A former Paul, Weiss lawyer who is suing the firm and its London Managing Partner for £136 million for harassment, sex discrimination and bullying has failed to convince the Employment Appeal Tribunal to let her call witnesses who alleged similar mistreatment.
Anna Christie was a corporate associate in the US firm's London office until she was sacked in February 2018, for what she alleges was retaliation for raising grievances. Two other women in the London office also made complaints about the firm. Corporate associate Sonia Larsen is on maternity leave, while Saiqa Panday left the firm in December.
Christie told the EAT that she had expected both women to testify at her upcoming hearing to a toxic culture for women at the five-partner London office, and had even secured Larsen's agreement to appear as a witness.
But after Christie submitted her application to the court for Witness Orders, Larsen and Panday both settled their claims, which included signing Non-Disclosure Agreements. When Christie contacted Larsen to check she was still happy to testify, Larsen replied that she could not. "I'm unfortunately no longer at liberty to make any statement or discuss my case", she wrote. "I'm sorry". Panday's job title on LinkedIn is now listed as "NDA attorney at Paul, Weiss".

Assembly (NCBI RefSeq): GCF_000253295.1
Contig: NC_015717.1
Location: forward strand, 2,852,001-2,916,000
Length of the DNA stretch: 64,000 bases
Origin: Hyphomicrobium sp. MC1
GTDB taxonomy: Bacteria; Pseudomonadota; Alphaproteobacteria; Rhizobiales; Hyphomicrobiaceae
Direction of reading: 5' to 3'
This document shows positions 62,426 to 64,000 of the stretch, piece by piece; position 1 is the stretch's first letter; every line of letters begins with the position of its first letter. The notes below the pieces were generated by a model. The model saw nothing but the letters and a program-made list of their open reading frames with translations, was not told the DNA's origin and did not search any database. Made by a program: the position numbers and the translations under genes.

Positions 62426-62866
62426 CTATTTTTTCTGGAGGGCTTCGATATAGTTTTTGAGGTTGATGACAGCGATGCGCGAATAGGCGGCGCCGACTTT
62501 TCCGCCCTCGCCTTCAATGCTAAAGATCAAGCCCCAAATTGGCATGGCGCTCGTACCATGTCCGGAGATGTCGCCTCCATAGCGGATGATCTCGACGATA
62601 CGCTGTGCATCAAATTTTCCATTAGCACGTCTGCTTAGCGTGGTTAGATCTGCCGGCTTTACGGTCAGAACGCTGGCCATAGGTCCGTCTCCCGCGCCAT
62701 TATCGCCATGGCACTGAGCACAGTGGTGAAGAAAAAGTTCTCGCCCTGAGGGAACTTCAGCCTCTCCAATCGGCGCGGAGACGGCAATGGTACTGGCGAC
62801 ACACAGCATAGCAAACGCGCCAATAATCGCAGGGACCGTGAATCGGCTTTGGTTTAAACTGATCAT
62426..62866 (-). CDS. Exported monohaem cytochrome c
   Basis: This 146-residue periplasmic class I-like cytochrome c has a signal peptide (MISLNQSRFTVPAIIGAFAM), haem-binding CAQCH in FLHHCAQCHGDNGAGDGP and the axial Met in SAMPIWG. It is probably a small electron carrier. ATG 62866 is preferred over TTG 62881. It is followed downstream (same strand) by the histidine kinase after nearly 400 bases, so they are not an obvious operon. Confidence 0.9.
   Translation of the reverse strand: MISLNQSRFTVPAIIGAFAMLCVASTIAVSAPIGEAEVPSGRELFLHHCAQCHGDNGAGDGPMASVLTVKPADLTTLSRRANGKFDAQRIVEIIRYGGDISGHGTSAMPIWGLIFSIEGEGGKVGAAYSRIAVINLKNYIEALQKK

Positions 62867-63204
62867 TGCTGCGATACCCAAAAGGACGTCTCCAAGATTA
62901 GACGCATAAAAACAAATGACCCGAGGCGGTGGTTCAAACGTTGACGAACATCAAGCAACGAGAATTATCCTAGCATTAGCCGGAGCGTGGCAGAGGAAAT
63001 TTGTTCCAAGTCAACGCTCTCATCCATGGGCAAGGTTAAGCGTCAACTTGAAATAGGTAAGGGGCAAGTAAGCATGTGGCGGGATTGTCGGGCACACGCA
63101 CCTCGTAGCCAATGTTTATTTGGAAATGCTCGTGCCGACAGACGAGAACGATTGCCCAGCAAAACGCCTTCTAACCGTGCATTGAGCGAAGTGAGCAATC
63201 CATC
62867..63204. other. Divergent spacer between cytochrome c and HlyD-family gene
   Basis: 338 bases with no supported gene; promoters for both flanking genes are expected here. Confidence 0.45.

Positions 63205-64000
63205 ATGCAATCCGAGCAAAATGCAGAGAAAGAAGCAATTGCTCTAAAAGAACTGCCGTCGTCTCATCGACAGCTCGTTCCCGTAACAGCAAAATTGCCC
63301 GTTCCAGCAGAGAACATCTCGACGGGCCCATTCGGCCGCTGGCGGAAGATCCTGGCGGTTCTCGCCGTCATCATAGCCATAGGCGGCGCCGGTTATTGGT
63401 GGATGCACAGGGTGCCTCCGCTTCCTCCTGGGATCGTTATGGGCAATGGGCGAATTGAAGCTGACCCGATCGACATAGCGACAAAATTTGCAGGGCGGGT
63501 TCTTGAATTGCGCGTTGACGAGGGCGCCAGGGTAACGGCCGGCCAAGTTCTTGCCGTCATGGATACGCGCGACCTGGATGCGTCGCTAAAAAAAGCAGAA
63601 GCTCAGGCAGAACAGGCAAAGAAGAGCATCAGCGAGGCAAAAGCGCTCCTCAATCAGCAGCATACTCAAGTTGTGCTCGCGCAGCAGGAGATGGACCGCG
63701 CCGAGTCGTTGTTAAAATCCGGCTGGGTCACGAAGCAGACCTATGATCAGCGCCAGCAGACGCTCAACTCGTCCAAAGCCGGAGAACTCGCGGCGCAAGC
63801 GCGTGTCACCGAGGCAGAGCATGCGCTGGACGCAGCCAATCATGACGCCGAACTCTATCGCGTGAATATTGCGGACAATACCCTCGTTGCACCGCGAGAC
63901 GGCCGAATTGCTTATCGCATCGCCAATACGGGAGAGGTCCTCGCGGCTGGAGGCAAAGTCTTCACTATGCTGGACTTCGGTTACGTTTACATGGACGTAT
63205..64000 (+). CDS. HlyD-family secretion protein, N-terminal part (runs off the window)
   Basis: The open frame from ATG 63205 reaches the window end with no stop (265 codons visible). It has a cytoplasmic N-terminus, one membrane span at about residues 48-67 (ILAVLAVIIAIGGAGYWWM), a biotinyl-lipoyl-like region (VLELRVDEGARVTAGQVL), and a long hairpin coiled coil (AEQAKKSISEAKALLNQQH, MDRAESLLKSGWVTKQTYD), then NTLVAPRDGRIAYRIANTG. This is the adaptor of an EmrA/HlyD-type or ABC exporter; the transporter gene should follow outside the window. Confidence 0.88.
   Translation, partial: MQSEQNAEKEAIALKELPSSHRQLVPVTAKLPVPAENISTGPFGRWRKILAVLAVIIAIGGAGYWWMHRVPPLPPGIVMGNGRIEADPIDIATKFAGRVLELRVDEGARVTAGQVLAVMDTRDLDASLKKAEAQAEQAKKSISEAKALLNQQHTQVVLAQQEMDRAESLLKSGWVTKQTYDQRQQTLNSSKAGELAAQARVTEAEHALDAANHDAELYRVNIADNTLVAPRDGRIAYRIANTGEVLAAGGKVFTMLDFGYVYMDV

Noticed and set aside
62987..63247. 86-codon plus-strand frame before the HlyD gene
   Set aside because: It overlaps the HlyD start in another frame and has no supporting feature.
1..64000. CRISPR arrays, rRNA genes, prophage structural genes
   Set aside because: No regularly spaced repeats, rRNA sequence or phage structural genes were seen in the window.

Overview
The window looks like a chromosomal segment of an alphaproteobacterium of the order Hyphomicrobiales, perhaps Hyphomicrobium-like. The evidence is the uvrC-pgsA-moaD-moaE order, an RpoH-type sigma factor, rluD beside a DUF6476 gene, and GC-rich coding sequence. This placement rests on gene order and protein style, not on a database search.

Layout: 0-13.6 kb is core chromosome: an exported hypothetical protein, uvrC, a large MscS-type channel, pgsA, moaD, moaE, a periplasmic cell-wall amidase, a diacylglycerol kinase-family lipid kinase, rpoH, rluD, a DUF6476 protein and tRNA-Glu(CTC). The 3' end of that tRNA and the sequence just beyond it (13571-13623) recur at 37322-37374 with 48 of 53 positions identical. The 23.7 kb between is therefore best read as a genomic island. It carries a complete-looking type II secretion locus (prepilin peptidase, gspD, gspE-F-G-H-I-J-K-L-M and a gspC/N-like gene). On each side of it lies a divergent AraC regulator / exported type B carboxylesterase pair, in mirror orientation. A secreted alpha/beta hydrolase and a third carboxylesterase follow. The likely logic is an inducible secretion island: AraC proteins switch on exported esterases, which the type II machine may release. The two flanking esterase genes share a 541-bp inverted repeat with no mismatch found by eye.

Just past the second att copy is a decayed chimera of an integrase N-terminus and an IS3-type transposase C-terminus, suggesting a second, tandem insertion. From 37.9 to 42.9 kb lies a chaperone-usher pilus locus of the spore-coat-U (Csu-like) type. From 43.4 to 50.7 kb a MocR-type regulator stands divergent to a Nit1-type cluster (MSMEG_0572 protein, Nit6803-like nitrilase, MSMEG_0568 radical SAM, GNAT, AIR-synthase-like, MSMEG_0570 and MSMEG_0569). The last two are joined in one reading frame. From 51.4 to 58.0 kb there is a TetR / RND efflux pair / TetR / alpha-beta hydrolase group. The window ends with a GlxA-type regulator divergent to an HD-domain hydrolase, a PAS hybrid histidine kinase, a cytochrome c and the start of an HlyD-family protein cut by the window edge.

Christie's appeal sought to persuade Judge Eady QC to overturn the Employment Tribunal's decision not to allow her to make a Witness Order compelling Larsen to testify. It had ruled that doing so might force Larsen to break the NDA's confidentiality requirements and risk making her the subject of satellite litigation.
Representing herself with her father alongside her, Christie described how Paul, Weiss was intending to call seven male witnesses to testify that its London office was not a hostile working environment for women, whereas Christie's two female witnesses had been gagged by its use of the controversial instrument.
Their plan was to "attack the credibility of the claimant in a vacuum", she said, and if her appeal was not allowed, "the right to buy a witnesses' silence in a nefarious transaction" will "act as an incentive" to "pay off witnesses without fear of consequences". The firm "continue to use their power and revenue of $1.5 billion to prejudice [my] claim", she said.
Acting for Paul Weiss, Paul Epstein QC said that silencing victims with NDAs "is not the issue" and that Christie's account was "hotly contested" by the firm. Larsen and Panday were not "made to sign" NDAs, he said, and contrary to Christie's allegations there was "no witness intimidation". Christie was dismissed for poor performance, said Epstein, and for "unacceptable and egregious misconduct" by starting a PhD at Cambridge University which took her away from work. The US firm, said Epstein, "requires all hours availability".
Judge Eady QC ruled that the tribunal was “obviously troubled” by Paul, Weiss's use of NDAs, but said that "the ET was not concerned with the issue of NDAs as a whole”. Their existence was one of several factors considered, and “the ET did nothing but include a permissible step in its decision”, she said.